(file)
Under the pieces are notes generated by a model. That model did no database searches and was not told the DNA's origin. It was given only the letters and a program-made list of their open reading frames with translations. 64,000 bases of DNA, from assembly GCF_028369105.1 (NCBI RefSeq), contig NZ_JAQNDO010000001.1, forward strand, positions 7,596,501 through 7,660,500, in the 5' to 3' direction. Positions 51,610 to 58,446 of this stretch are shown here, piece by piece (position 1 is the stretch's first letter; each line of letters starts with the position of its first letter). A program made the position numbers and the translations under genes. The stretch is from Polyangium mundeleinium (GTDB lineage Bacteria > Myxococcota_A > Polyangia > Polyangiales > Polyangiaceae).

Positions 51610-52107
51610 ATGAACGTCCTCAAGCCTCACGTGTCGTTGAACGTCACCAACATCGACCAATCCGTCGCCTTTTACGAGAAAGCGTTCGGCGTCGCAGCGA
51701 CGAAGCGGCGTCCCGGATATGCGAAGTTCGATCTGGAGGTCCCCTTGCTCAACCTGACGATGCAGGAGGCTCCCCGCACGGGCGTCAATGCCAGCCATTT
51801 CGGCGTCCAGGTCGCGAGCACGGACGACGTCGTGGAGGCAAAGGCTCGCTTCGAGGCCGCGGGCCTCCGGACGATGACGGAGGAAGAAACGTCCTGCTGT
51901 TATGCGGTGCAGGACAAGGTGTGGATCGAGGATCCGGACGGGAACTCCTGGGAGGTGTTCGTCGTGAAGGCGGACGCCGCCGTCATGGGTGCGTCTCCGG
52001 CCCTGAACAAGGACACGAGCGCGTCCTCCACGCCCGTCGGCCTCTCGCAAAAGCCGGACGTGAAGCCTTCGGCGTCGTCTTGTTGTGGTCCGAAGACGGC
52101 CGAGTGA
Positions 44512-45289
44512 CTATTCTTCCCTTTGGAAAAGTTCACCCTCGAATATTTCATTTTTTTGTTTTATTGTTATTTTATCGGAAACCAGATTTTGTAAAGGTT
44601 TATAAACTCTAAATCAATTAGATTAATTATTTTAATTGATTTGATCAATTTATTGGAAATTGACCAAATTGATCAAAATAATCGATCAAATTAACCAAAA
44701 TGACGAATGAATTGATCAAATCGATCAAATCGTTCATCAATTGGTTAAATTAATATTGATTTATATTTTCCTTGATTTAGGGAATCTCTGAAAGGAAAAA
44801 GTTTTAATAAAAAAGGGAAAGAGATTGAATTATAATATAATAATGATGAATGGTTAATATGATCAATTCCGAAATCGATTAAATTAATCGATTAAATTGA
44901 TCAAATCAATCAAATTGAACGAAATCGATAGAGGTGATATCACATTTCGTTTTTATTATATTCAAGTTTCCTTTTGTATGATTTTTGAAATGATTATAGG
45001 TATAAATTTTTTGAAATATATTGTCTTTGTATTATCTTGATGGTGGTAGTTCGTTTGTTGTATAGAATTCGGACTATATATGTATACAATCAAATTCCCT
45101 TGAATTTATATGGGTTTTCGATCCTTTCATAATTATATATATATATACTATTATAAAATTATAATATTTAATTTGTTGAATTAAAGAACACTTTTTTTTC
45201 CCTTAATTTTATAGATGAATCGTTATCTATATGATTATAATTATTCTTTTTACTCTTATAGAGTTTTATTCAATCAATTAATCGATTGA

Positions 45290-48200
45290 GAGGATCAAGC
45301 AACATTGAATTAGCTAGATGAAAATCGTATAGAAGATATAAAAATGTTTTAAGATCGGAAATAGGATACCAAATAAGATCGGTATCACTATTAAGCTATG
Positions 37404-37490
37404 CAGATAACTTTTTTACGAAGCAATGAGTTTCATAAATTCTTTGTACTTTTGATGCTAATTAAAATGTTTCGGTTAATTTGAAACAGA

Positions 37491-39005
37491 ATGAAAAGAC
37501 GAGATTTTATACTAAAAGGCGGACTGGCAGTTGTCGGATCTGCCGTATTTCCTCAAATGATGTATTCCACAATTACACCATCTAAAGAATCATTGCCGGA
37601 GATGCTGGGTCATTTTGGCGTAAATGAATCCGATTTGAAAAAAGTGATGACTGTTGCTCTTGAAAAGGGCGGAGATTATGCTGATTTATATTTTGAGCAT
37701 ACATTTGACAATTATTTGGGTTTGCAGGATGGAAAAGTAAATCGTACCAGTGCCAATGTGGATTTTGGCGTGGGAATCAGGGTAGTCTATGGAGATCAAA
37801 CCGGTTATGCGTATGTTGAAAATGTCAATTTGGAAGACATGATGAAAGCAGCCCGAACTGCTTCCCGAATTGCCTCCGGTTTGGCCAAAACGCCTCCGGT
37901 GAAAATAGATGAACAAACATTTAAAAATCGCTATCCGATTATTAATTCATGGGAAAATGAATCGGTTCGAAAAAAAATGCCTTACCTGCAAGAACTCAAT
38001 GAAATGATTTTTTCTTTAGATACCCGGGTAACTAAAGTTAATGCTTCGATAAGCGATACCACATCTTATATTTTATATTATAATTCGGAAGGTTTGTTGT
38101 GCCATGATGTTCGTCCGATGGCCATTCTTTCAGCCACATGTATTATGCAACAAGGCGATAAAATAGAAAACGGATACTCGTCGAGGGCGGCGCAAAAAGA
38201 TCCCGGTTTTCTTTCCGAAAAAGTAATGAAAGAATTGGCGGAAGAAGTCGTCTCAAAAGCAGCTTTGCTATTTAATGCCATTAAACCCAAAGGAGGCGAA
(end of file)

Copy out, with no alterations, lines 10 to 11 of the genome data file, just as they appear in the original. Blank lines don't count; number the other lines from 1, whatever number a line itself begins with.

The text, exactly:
44512 CTATTCTTCCCTTTGGAAAAGTTCACCCTCGAATATTTCATTTTTTTGTTTTATTGTTATTTTATCGGAAACCAGATTTTGTAAAGGTT
44601 TATAAACTCTAAATCAATTAGATTAATTATTTTAATTGATTTGATCAATTTATTGGAAATTGACCAAATTGATCAAAATAATCGATCAAATTAACCAAAA